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Jury service is an essential part of our justice system and can be very rewarding. Being on a jury can also be stressful. Your jury service probably disrupted your work and home schedule. It is possible you were asked to hear difficult testimony or review graphic evidence or images.
People react differently to being exposed to such materials. For some, it may cause stress reactions which can occur hours, days, or even months later.
Serving on a jury is not a common experience and may cause some jurors to have temporary symptoms of distress. Not everyone feels anxiety or increased stress after jury duty. However, it may be helpful to be aware of the symptoms if they arise.
Some temporary signs of distress following jury service include anxiety, sleep or appetite changes, moodiness, fear, trouble dealing with issues or topics related to the case, decreased concentration, a desire to be by yourself, or memory problems. Symptoms may come and go, but will eventually go away. To help yourself, it is important to admit any symptoms you may have and deal with any unpleasant reactions..
If you find that you are having more than a little difficulty after completing your jury service, don’t be afraid to ask for help. You may want to try relaxation techniques such as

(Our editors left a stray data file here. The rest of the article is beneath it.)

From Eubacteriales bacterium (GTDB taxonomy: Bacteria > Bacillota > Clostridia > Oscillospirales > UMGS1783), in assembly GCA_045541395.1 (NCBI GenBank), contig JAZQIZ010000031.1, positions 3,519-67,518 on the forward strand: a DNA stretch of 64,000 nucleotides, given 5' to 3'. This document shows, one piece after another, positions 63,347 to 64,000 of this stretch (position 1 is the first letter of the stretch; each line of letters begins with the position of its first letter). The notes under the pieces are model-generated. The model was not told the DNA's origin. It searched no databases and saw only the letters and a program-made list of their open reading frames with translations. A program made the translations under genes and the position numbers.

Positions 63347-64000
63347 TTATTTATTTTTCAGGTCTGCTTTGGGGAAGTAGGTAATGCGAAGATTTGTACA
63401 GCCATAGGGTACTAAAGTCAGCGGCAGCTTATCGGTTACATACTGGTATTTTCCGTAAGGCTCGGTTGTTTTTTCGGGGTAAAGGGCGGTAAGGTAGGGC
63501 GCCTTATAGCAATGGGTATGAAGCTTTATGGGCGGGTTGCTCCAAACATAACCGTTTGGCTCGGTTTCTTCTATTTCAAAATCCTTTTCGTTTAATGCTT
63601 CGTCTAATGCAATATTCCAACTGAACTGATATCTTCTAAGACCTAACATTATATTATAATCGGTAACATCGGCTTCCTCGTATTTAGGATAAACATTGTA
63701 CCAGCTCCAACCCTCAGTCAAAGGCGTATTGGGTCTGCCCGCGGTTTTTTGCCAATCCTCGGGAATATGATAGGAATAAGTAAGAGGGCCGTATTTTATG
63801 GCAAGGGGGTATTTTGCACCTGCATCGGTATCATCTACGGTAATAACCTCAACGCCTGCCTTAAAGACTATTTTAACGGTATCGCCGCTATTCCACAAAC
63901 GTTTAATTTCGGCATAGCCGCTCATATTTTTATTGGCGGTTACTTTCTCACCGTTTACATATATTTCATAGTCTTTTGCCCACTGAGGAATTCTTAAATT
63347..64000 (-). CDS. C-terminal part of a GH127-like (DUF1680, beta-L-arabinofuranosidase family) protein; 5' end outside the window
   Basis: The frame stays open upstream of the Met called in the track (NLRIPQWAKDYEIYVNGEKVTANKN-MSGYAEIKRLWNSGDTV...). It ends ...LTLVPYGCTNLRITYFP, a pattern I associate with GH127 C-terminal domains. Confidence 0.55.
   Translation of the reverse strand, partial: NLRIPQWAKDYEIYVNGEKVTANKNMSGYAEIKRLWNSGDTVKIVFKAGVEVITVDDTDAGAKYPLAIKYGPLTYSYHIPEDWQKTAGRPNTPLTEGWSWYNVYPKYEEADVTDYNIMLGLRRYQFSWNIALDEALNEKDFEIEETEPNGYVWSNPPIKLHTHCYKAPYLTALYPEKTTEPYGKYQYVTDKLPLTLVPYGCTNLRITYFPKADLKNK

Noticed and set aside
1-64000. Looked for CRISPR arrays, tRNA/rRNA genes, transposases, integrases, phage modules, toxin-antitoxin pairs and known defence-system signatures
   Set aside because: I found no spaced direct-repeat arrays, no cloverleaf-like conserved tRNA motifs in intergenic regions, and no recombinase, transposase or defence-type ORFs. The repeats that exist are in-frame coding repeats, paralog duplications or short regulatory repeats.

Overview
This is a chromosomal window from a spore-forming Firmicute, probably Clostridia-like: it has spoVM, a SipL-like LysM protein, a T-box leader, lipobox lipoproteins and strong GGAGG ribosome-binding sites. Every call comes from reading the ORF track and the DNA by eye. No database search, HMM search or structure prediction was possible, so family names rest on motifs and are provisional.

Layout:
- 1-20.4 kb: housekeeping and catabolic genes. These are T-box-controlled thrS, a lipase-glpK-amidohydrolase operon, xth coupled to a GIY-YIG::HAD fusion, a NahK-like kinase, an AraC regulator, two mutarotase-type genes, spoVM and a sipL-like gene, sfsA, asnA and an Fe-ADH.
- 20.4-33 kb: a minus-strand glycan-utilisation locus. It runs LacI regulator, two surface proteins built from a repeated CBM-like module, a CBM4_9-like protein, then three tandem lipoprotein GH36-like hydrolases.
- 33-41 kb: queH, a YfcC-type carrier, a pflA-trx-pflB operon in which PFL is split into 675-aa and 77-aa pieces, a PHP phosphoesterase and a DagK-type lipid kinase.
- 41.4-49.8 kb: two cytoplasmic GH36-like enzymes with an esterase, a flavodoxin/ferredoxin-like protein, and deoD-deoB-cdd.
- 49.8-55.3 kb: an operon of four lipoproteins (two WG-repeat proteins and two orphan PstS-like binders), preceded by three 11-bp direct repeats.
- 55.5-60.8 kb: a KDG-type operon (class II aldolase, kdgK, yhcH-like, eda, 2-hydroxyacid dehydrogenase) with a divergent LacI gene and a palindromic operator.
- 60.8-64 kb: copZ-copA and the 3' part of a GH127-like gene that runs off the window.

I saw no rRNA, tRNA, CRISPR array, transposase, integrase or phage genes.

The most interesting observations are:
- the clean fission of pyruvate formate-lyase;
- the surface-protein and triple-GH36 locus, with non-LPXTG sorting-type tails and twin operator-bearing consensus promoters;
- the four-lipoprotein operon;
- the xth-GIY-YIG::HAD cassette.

deep breathing, exercise, or meditation. If problems persist, the Office of Jury Commissioner (1-800-THE-JURY (843-5879)) may be able to assist or offer referrals.
Additional resources include:
of Mental Healthmass.gov/dmh
United Way Helpline
National Alliance on Mental Illness
U.S. Substance Abuse and Mental
Health Services Administration Helpline
Locate a treatment program:http://findtreatment.samhsa.gov
You can also find local resources by asking your physician,
or using the Internet
to search terms like “mental health resources” with the name of your town.
You have performed a service vital to our democracy. People may express their differing opinions on a verdict, but remember that you heard and considered all the evidence, and delivered a fair and impartial verdict.
This information is not intended as a substitute for medical advice. If you are experiencing a stress reaction, you can seek assistance from your physician, Employee Assistance Program, local community mental health center, a therapist, or a help line. You can also contact the Office of Jury Commissioner for assistance.
If you are fearful of retaliation or you are threatened after the trial, tell the court and/or law enforcement immediately.
Stress reactions may manifest as physical (headaches, nausea, lethargy), mental (distractibility, inability to concentrate), emotional (anxiety, moodiness, or fear) or behavioral (increased isolation, drug or alcohol use).
These reactions may resolve themselves but it’s important to recognize their existence so you can seek assistance should they persist.
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